|United Methodists respond in aftermath of crash|
Clarence Center (N.Y.) United Methodist Church has become a temporary
memorial site. UMNS photos by Ken Kasperek.
By Marilyn J. Kasperek*
Feb. 16, 2009 | CLARENCE CENTER, N.Y. (UMNS)
United Methodists have actively joined the effort to help those impacted by the loss of Continental Flight 3407.
That flight was about seven miles from Buffalo Niagara International
Airport when it went down around 10:20 p.m. on Feb. 12, striking a
house in Clarence Center. All 49 people aboard were killed, along with
one person in the house.
United Methodists were among the first responders on the scene, law
enforcement securing the area, clergy responding to calls, volunteers
caring for the families of those lost, and many praying and asking “how
can we help.”
The Rev. Don and Barb Weaver—veterans on the Red Cross Critical
Response team and members of the United Methodist Western New York
Conference—were called for help early on Feb. 13 by the local Red Cross.
Within 20 minutes, they had pulled together what they needed. Gini
Archer and Dot Norsen of Victor United Methodist Church and Judy Bezon,
formerly of Sodus United Methodist Church, joined the Weavers and set
up a child-friendly place where many of the grieving families are
In Clarence Center, the small, closely-knit community where the plane
went down, the Reverends Chuck Smith and David Kofahl joined with other
clergy in the Town of Clarence to offer comfort, listen to
conversations and concerns, and to begin to craft response to community
needs expected once the attention leaves.
“We are trying to prepare for after the media pulls out,” said Smith,
pastor of Clarence Center United Methodist Church. “So much is
unresolved right now, changing so fast. Everyone wants to help.”
Camera crews set up for a Feb. 15
service at Clarence Center (N.Y.)
United Methodist Church.
Temporary memorial site
His congregation, located at the corner of Clarence Center and Herr
Road, is a temporary memorial site for those wishing to drop off
expressions of sympathy. The temporary site will be cared for by the
congregation. Once access is available to the scene of the tragedy,
they will respectfully transfer the items to that location.
During services at the Clarence Center Church on Feb. 15, the church bells tolled 50 times, once for each of the dead.
At the family center, there are pillows on the floor for snuggling up
to read a book, Playdoh, paints and markers, glue and scissors for
creative expression, learning and sharing centers, cuddly toys,
puppets, and a suitcase filled with blocks and tools.
A mat on the floor is filled with emergency vehicles and airplanes
where children can play through what they are experiencing with someone
close by to listen, hug, and just be there.
Team members are highly trained, credentialed, and experienced giving
children a safe secure support system. “It is so important to have
people trained to know what to do with children in times of disaster,”
said Mrs. Weaver.
She has seen the value, having set up similar centers following
numerous disasters around the world, including the Family Assistance
Center following 9/11. There, the team saw about 100 children a day,
each having experienced the death of someone they loved.
Families who have lost loved ones in the crash are given a safe secure
place to stay, away from the media, where they can receive information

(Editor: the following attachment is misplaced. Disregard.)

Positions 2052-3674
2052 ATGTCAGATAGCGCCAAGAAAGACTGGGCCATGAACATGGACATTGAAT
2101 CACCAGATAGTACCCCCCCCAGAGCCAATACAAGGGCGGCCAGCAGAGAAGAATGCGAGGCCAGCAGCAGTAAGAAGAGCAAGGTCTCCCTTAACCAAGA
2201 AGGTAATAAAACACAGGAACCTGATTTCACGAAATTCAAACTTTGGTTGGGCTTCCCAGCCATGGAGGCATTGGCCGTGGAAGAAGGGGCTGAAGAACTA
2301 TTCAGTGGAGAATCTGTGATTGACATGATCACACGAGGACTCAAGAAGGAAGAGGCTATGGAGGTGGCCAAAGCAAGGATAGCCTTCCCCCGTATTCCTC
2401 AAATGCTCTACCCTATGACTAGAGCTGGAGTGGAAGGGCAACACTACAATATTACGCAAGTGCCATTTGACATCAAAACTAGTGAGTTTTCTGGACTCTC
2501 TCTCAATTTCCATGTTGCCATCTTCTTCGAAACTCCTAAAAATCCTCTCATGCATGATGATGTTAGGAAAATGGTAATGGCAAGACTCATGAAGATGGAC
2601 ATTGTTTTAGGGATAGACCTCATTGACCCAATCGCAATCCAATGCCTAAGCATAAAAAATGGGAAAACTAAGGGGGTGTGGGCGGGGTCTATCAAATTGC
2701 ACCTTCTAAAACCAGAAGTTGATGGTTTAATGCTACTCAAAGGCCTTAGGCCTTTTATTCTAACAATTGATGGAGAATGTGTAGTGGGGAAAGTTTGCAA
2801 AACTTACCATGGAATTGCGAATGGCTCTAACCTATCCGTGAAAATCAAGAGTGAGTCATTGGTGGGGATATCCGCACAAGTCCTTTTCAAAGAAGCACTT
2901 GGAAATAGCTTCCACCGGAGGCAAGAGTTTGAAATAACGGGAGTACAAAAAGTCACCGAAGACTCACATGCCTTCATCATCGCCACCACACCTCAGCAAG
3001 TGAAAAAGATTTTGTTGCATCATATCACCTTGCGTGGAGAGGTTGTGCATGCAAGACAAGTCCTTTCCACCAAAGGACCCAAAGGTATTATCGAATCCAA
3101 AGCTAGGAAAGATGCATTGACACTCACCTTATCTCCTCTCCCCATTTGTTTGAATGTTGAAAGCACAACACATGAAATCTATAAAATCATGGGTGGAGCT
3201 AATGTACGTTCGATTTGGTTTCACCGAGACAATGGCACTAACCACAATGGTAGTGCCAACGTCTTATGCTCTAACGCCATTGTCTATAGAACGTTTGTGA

before it is released to the public, share their experiences with each
other, and access support from counselors and others trained to walk
with others through this kind of disaster.
Prepared to be present for the families for up to 10 days, the team
makes themselves as available as they can to parents and children, the
The Rev. Chuck Smith, pastor of Clarence Center (N.Y.) United Methodist Church,
is interviewed by the media.
Heard flight fly over
Smith and his family heard Flight 3407 fly over and experienced
their home shaking three times shortly thereafter. They live about a
half-mile to the east of the crash site. “Many parents are asking me
how to reassure their children, knowing their homes will remain on the
flight path,” he said.
Available to first responders in the initial hours following the crash,
Clarence pastors were able to help coordinate obtaining needed food and
other supplies for those helping throughout the day on Feb. 13.
They and many United Methodists from their congregations shared in a
community prayer service at the Eastern Hills Wesleyan Church that
afternoon, offering support in any way they could. Smith noted that
they may make counselors available to the community at large if it is
determined to be helpful.
The Rev. Keith Manry, pastor of nearby Akron (N.Y.) First United
Methodist Church and chaplain of the Akron Volunteer Fire Company, was
present at the fire hall when the eight-man crew called to the crash
site returned. Experiences at the scene need to stay within the fire
company, so his ability to be there for them was critical, according to
the Akron Fire Chief Terry Lotz.
"I'm inspired by these volunteers," Manry said, "it is profound the
depth of their commitment to others, that they can deal with what they
have seen and return home to their regular jobs, ready to do it again."
One United Methodist congregation spent Feb. 13 rallying around one of
their families, bringing meals, listening, and caring. One United
Methodist clergy member lost a close friend. All were living out their
faith within a community in shock and only beginning to grieve.
“Most of it is time together,” Mrs. Weaver said, “to be present and provide an opportunity for healing.”
*Marilyn J. Kasperek is director of communications for the United
Methodist Western New York and North Central New York Annual
News media contact: Linda Bloom, New York, (646) 369-3759 or firstname.lastname@example.org.
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